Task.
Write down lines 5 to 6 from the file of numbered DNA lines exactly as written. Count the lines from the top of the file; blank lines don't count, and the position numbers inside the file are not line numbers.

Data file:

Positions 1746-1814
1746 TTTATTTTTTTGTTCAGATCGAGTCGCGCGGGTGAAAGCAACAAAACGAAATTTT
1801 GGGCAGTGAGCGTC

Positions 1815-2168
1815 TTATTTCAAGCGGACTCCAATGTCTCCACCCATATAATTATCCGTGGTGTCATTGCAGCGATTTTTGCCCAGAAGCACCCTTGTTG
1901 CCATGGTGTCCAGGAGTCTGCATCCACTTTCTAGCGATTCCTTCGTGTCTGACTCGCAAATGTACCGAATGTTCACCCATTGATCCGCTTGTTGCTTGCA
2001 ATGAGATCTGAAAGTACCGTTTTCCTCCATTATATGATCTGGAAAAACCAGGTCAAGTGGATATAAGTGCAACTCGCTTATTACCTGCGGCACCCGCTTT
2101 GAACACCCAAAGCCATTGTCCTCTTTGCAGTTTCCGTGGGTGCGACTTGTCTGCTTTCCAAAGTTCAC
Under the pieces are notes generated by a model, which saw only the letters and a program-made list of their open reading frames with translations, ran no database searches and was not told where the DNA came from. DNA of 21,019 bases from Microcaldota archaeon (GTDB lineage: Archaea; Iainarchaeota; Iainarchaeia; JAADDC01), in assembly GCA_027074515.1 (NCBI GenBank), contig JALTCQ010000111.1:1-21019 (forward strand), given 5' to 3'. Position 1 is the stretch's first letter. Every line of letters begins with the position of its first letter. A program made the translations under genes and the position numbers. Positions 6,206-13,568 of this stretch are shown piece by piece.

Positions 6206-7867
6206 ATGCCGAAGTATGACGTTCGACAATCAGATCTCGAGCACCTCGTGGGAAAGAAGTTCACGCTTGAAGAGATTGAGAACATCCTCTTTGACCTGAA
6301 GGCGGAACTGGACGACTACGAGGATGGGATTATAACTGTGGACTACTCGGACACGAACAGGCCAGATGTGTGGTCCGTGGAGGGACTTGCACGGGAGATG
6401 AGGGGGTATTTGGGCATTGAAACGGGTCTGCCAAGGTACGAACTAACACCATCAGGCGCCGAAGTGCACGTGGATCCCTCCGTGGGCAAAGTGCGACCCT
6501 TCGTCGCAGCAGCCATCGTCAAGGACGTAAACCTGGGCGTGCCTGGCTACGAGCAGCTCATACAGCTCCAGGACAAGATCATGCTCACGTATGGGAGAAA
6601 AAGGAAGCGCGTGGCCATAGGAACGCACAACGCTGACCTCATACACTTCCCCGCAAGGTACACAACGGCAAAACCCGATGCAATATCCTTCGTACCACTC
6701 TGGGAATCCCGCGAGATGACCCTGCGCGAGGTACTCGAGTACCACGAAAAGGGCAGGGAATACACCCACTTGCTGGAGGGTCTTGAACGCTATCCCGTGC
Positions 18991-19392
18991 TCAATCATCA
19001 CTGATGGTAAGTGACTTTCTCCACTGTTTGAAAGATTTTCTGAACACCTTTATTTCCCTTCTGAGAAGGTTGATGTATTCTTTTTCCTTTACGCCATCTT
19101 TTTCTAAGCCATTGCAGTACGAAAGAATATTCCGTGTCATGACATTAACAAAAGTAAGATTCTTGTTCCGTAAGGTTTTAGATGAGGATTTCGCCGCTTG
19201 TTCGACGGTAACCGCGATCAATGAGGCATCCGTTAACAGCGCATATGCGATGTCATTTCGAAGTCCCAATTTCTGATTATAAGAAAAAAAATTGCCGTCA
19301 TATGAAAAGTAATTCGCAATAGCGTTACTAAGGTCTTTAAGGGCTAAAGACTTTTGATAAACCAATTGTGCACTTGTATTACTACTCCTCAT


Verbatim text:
1815 TTATTTCAAGCGGACTCCAATGTCTCCACCCATATAATTATCCGTGGTGTCATTGCAGCGATTTTTGCCCAGAAGCACCCTTGTTG
1901 CCATGGTGTCCAGGAGTCTGCATCCACTTTCTAGCGATTCCTTCGTGTCTGACTCGCAAATGTACCGAATGTTCACCCATTGATCCGCTTGTTGCTTGCA